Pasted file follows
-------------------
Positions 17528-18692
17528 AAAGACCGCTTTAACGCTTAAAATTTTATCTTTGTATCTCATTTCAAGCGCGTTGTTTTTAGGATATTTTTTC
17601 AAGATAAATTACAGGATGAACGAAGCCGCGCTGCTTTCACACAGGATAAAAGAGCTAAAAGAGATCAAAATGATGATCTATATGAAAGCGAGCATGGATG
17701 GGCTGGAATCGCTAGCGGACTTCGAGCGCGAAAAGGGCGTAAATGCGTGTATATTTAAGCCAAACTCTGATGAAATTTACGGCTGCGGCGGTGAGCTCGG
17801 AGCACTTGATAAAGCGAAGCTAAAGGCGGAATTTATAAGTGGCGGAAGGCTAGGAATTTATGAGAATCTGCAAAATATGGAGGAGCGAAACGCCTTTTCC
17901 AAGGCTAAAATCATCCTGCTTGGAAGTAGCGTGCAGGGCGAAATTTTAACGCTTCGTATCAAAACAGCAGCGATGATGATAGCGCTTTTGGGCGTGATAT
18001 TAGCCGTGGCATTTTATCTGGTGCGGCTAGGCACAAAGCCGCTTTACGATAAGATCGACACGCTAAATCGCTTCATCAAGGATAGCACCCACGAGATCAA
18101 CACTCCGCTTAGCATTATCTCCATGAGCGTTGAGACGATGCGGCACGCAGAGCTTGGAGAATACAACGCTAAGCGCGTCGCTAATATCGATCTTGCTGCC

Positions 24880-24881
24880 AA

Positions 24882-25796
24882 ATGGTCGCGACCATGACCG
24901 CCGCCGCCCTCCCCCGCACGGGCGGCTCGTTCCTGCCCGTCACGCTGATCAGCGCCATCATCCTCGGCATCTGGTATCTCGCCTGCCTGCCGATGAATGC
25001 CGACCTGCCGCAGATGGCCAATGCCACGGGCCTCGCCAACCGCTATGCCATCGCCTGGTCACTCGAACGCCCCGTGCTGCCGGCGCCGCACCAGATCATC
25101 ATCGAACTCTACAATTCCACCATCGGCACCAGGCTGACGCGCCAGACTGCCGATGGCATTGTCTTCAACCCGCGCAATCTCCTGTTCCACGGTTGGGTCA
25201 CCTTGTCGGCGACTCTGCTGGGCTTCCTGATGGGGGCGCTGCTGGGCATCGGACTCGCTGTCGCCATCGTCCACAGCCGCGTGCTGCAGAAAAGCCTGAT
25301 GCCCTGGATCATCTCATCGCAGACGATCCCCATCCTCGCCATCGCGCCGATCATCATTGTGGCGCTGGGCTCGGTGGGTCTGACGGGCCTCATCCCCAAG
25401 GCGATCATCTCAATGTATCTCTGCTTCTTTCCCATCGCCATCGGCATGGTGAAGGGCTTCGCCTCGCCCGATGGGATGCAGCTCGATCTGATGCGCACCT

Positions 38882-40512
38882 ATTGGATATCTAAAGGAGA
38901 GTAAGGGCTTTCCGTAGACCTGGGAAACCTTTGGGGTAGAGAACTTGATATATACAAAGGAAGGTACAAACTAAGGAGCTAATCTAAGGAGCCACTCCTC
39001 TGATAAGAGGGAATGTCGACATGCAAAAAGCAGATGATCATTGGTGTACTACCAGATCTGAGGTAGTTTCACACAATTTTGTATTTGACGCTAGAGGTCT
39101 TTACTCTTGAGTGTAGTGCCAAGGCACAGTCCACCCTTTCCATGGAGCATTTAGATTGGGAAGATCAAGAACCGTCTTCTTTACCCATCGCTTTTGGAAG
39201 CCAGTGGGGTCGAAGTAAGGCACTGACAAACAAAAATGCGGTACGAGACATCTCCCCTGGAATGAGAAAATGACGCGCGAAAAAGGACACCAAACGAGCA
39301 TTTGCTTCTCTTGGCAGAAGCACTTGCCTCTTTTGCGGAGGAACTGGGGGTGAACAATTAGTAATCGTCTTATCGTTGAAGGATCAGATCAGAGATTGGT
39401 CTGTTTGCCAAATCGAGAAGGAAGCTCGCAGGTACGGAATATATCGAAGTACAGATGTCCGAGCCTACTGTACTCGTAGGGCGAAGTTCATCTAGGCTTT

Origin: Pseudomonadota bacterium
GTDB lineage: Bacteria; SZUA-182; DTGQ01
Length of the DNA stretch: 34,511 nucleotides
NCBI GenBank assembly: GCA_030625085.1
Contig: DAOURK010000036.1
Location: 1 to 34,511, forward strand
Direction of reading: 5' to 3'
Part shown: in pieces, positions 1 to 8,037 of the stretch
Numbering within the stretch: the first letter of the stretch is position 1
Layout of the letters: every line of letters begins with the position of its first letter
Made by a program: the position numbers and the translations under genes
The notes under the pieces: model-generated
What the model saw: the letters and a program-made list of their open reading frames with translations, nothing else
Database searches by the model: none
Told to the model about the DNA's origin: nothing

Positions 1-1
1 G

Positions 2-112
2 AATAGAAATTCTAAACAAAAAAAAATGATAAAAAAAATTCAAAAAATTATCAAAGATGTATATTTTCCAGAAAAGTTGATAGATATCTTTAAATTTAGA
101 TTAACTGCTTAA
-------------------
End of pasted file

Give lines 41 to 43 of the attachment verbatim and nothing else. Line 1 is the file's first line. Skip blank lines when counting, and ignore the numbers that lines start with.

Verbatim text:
Told to the model about the DNA's origin: nothing

Positions 1-1
1 G